how the heck do i find a new location for my session??
if you're a photographer, chances are you know the struggle. especially if you've used the same 5 locations and wore them all out! i recently moved states, and i had to start from complete scratch. not only do you have to think of a gorgeous scenic landscape, but you also want to make sure it's not insanely busy so that your clients are comfortable.
i thought it might be helpful to put together a few tips that i consider when searching for new locations.
ask your clients what look they're going for
first, start with asking your client what they want the vibe of their session to be. some want nature, others want a more urban look. from there, you can narrow it down to an exact place. if your client isn't sure, or is laid back and wants you to decide, you can send them some example photos in locations you've shot at before. this will help them visualize the area and make a decision.
look for variety
i often like to choose a site based on the variety it offers. i want to make sure that wherever i am shooting will offer dimension for my photos. some examples of this could be mountains, trees, tall grass, buildings, botanical gardens, etc. if i am shooting somewhere that is mostly flat (like a body of water), i make sure that i am also incorporating some of the surroundings like rocks, waves and sand.
i often like knowing i have options in one area for different photo ops so the entirety of the session doesn't look too similar.
consider the lighting situation
this one is key in finding a location. in addition to wanting variety + dimension for your photos, it's also important to keep the lighting situation in mind. you don't want to have too much direct sun, weird shadows and reflections from buildings, etc. look for even, soft light that will compliment your clients and make it easier for you to edit!
okay, so now i know what to look for in a location, but how do i find one?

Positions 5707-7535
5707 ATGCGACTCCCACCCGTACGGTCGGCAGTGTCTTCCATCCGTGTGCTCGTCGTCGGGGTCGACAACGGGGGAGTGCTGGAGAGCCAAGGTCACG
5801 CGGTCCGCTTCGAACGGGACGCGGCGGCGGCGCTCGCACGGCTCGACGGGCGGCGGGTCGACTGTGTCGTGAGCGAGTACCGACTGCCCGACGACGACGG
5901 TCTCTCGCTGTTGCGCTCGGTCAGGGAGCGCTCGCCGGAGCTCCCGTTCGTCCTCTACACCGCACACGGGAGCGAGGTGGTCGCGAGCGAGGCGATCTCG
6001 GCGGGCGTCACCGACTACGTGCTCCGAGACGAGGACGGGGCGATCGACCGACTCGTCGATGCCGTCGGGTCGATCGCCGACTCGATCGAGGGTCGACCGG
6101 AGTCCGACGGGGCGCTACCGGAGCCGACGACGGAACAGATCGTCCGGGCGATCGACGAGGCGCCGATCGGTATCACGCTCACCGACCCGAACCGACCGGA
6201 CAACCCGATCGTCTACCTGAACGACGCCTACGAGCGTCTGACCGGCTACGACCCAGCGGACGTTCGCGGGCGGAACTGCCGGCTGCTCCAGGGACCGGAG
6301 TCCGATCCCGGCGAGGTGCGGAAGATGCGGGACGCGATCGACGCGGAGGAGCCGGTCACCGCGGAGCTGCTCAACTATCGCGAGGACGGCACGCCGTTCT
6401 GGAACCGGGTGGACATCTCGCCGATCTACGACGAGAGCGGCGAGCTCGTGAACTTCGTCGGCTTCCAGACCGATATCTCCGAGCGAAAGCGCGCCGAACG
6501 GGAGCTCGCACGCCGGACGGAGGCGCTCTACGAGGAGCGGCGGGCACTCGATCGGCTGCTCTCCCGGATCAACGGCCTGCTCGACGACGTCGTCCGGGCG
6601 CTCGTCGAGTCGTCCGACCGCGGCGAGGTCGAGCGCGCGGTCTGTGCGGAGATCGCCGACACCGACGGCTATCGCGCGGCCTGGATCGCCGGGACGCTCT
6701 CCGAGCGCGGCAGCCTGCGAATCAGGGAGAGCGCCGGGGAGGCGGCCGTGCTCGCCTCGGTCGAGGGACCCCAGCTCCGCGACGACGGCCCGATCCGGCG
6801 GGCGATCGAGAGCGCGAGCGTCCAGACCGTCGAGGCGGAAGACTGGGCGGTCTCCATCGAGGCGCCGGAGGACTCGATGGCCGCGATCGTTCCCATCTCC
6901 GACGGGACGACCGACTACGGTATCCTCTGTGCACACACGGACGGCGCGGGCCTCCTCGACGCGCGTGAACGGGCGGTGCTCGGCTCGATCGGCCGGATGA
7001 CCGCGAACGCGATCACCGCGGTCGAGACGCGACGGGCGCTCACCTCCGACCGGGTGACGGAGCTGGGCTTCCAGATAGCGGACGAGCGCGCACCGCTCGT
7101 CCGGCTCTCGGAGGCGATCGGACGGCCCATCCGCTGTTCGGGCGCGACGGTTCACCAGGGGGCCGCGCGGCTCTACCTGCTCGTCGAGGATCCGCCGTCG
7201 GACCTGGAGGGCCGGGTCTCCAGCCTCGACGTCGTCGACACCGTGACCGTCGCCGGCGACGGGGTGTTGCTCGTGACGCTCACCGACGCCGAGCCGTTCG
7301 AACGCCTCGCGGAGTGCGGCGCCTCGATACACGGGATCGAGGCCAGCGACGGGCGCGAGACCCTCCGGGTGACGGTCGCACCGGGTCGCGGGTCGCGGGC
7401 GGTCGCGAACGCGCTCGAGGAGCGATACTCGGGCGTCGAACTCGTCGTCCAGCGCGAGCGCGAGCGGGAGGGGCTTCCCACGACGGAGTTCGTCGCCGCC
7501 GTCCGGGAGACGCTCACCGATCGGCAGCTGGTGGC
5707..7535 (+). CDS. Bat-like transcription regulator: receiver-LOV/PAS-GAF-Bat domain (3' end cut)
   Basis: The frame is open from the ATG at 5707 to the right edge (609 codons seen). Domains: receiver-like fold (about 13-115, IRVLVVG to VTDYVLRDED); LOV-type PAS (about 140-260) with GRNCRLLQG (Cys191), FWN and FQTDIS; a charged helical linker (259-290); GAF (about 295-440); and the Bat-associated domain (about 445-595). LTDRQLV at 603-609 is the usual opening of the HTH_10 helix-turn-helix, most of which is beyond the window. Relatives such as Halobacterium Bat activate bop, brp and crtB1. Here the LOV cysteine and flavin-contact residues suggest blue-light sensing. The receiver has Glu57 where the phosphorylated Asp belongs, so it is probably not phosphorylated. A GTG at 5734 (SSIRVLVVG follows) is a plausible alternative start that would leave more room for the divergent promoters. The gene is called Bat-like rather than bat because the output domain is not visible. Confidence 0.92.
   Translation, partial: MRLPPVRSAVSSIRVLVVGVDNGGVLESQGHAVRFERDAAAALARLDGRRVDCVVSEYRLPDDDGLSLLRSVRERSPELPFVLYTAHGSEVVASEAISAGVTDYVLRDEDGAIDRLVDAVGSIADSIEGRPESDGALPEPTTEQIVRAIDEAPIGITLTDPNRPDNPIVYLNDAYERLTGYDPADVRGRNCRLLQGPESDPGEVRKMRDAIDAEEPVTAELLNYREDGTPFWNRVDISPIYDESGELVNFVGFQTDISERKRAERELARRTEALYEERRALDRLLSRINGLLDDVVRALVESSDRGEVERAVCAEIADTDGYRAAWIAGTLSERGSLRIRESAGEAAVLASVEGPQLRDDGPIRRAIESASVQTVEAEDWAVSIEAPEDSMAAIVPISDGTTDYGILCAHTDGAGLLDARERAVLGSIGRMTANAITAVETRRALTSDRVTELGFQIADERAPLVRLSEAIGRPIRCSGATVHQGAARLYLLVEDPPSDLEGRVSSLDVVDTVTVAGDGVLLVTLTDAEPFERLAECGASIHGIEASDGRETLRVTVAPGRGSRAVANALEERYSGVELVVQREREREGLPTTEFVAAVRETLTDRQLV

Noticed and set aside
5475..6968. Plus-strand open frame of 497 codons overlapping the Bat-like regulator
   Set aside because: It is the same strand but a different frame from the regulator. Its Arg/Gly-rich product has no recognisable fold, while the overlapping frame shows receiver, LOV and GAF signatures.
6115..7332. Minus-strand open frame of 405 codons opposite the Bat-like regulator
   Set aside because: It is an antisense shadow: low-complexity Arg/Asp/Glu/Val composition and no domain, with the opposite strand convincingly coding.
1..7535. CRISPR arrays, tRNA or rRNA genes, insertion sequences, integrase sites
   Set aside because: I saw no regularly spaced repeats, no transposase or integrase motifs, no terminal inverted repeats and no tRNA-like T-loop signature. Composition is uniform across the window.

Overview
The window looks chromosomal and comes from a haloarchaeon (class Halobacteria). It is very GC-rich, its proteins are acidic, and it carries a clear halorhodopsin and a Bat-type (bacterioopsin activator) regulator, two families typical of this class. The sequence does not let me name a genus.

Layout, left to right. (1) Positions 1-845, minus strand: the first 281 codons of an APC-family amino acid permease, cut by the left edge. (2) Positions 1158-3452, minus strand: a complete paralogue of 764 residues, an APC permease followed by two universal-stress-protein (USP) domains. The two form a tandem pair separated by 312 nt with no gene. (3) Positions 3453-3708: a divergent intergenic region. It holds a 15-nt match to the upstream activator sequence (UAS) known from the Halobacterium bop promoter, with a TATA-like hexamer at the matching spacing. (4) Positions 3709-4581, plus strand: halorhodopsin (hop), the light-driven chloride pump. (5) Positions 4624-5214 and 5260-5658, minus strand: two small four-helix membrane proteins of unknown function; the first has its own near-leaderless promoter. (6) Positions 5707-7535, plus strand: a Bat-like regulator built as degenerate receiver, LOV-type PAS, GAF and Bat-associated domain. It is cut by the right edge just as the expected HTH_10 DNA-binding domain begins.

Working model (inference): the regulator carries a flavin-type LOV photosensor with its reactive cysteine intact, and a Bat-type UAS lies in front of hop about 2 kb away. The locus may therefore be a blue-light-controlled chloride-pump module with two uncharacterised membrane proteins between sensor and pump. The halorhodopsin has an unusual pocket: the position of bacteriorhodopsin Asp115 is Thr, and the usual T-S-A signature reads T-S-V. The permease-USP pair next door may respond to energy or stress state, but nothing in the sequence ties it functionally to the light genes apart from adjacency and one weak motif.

most of the locations i shoot at are results of me driving past it and thinking "i need to have a session there!" most of the time, you want to make sure you're seeing the location before you suggest it to a client and shoot there, which is why it's often easiest to drive around and explore them yourself before hand. you can even google some ideas before hand and then go check the area out.
when i first moved to charlotte, one of the first things i did was search hashtags like "charlotte photographers" "blue ridge mountains" "charlotte weddings" "engagement session" on instagram. it leads you to other photographers pages in the area, where you can find specific locations they shot at. you'll usually get a pretty good idea if it fits your style based on the photos. you can also just search for photographers close by, and even send them a message!
now, this one is not a personal favorite just because i'm not a huge map person. but if you are, google earth is a helpful tool in allowing you to view locations in 3D and give you an idea of texture in the location. it also has a "time slider" which will show you when the light hits the location throughout the day.
apps + websites
there are several apps such as shot hotspot, pixeo, 500px, flikr, and scoutt, that a lot of photographers use to scope around specific or general locations. some of these have communities where you can ask other photographers.
ultimately, every photographer's style is different. you need to remember to take this into consideration when you're searching for a new location, because you want it to match the style and vibe of your brand.
if you're not really an urban photographer, don't pick a location with buildings with a city landscape, because it won't flow with your other content, making it look inconsistent.
i hope these few tips helped! if it did, share it with a fellow photographer friend that might need it too!
until next time,